How cool would it be if you could just go down to the basement to pick a few extra fresh and organic tomatoes and peppers from your own garden?
Yeah, you read that right – we are talking about a veggie garden, in your basement, while outside the soil is frozen. Is this really possible?
As it turns out, having an indoor garden in a corner of your kitchen and having a basement garden involves the same elements and techniques. The only difference is that you probably have a lot more space in the basement than in the kitchen.
Overall, growing plants indoors, you need three main things: light, soil, and seeds. Moving forward, we are going to discuss each of these elements and how you can use them to start an amazing and productive basement garden.
While your basement may have some windows, the sunlight that manages to go through is not going to be enough for healthy veggies and herbs. Even though there are plants that don’t need as much sunlight, most of them need a specific wavelength of light to grow and mature.
But don’t fret! Nowadays it’s rather easy to find a grow light setup that fits your needs and doesn’t break the bank. Still, there is the issue of finding the right grow light setup for your specific needs.
The Right Grow Light Setup
One of the most used systems for crop production and indoor plant growth is full spectrum lighting. This is a solution that can provide plants with the complete spectrum of light given by sunlight (the 380nm-740nm range, plus invisible wavelengths such as infrared and ultraviolet).
Plus, LED grow lights can be set up to produce different wavelengths that fit the plants’ growth phase, specific periods of the day and night, and growing conditions.
The soil is where everything starts, so if you don’t get things right on this front, your garden may not become a reality. Specialists recommend keeping things simple with a mixture of compost, peat, and vermiculite (which is sterile).
It’s important to work with soil that doesn’t bring in any pests since in an indoor growing environment pests don’t have any natural predators and can multiply at lightning speed.
Plus, your soil needs to retain water and nutrients, but also allow for free drainage (most indoor gardens suffer from overwatering.)
This is why the use of vermiculite (or materials with similar qualities) is important. Besides being sterile, vermiculite also helps aerate the soil, retains water and nutrients, and keeps the plants happy and growing.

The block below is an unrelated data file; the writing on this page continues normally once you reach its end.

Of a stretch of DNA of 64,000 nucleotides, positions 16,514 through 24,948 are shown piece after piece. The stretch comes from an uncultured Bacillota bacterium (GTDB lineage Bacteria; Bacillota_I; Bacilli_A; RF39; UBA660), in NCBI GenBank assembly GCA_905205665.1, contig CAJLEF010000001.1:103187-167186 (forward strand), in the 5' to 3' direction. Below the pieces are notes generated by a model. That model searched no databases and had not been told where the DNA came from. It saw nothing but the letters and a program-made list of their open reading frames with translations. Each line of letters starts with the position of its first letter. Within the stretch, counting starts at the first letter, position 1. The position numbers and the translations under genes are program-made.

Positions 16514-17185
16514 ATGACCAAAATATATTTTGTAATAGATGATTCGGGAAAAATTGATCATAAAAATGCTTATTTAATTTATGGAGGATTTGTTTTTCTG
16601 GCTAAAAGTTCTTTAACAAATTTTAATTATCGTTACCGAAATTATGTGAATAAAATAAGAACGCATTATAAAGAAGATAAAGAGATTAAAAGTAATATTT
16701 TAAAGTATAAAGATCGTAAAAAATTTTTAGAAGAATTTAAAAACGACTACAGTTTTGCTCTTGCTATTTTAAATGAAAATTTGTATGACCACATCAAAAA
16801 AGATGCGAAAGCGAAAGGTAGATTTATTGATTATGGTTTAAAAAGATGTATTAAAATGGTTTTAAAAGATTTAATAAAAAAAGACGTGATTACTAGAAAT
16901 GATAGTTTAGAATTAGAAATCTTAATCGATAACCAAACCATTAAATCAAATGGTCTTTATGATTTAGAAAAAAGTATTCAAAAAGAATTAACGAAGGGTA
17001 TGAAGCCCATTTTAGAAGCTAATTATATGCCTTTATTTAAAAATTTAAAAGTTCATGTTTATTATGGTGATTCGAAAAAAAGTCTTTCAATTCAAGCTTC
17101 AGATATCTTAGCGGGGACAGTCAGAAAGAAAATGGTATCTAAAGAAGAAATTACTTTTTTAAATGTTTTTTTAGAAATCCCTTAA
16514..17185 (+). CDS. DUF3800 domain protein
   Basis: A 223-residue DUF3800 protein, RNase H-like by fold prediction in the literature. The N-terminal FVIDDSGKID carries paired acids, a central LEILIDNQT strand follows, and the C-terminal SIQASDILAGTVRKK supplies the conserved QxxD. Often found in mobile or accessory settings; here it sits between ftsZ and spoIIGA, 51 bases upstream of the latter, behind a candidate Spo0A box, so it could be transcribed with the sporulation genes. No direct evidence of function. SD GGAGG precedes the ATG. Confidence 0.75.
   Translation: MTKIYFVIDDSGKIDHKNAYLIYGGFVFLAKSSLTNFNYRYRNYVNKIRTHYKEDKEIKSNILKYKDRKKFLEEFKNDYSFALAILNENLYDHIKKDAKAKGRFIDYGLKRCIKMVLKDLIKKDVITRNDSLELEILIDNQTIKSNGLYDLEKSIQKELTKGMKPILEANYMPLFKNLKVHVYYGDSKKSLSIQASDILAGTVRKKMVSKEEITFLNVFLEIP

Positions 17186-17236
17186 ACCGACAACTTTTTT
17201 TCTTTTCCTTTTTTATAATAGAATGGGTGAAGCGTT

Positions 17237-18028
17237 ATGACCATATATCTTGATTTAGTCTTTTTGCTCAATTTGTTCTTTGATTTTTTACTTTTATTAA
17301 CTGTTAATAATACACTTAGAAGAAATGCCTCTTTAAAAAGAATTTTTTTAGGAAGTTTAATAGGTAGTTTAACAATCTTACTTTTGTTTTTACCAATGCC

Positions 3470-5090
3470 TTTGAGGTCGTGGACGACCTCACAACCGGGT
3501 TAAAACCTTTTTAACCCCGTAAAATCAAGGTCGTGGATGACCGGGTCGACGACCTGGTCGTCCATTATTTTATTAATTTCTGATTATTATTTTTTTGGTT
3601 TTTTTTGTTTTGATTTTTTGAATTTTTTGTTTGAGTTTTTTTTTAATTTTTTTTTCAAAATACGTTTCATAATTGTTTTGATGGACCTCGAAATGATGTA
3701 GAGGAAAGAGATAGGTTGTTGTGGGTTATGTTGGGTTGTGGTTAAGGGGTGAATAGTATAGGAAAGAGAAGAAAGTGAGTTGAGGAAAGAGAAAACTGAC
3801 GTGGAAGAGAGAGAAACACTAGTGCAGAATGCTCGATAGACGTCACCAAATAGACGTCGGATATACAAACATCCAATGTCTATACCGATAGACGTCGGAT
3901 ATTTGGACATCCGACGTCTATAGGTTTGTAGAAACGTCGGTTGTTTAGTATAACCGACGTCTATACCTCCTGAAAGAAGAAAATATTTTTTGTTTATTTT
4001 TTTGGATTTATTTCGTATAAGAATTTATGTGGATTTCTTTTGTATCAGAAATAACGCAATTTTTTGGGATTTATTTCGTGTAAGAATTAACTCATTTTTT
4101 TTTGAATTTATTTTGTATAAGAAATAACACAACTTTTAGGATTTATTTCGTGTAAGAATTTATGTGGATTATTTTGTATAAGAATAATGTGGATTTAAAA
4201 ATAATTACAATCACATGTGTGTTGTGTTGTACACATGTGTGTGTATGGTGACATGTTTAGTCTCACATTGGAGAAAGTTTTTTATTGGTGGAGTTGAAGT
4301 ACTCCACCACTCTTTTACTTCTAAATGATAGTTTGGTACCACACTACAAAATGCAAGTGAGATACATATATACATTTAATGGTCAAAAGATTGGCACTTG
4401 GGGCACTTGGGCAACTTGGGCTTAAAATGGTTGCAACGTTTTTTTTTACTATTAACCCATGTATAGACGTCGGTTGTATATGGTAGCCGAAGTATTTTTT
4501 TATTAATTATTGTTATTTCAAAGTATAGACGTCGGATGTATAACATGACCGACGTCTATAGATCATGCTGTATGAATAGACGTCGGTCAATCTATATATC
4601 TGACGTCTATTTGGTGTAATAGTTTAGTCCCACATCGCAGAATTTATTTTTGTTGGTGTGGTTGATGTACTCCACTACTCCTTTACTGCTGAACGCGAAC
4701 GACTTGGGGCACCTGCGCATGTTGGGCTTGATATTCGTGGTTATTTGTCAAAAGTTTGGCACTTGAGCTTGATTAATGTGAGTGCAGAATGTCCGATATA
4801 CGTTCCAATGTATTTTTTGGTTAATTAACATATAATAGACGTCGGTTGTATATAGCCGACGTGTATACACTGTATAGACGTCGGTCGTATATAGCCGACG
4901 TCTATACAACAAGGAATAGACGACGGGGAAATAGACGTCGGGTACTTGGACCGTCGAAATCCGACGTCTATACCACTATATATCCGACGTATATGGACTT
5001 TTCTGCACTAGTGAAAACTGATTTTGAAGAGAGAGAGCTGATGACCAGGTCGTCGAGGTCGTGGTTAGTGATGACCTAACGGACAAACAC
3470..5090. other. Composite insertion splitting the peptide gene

Finding the Right Containers
Now that you have the right soil, you also need the containers. First, you’ll need smaller containers where the seeds can become seedlings. These containers also need good drainage (holes on the bottom) and can be biodegradable if you want to plant the seedling with the initial container.
Next, you’ll need containers, beds, or pots that fit each plant’s needs for space and nutrients.
What kind of plants can you grow in your basement?
With the right grow light setup and soil, you could, theoretically, grow any plants you want. However, the reality is that some plants don’t grow as well indoors even when you provide them with what may seem ideal conditions.
Still, leafy greens and herbs feel quite at home indoors so, while most people rely on frozen or imported goods, you can have lots of fresh veggies for your salad and meals. Plus, the herbs are always better when picked fresh!
Here is a short list of plants to try growing in your basement garden if you’re just starting with indoor gardening:
- Swiss chard
- Bush beans
It’s also a good idea to get dwarf varieties if you’re not sure your basement can accommodate a full-grown regular plant. Also, dwarf varieties are more resistant to temperature changes and don’t need as much light.
Build a Viable Environment
Before you start your basement garden, make sure plants really have a chance to develop. Basements can be quite finicky environments if they are prone to drafts of air (from badly insulated windows), floods, or lack proper ventilation.
Plus, think about the energy costs.
Overall, if you use LED grow lights you can still keep costs down, but plants also need a constant temperature between 25 and 28 degrees C. Not to mention, you need to ensure the ideal level of humidity, which can be tricky when you’re using a heater that dries the air. All these make the energy bill grow, so you need to weigh the pros and cons.
Sure, it is fun to have your own garden with delicious veggies and herbs, but is it worth the cost? After all, you can always set up an indoor herb garden for your kitchen!
If you are ready to make a minimal investment and maintain it, then your basement can truly become a green oasis to get you through the winter months.
Plus, if things go well and you want to experiment more, you may want to add more advanced elements such as metal shelves, oscillating fans (for the airflow), automatic watering systems with timers, and so on.
In short, once you start gardening, you may not want to stop!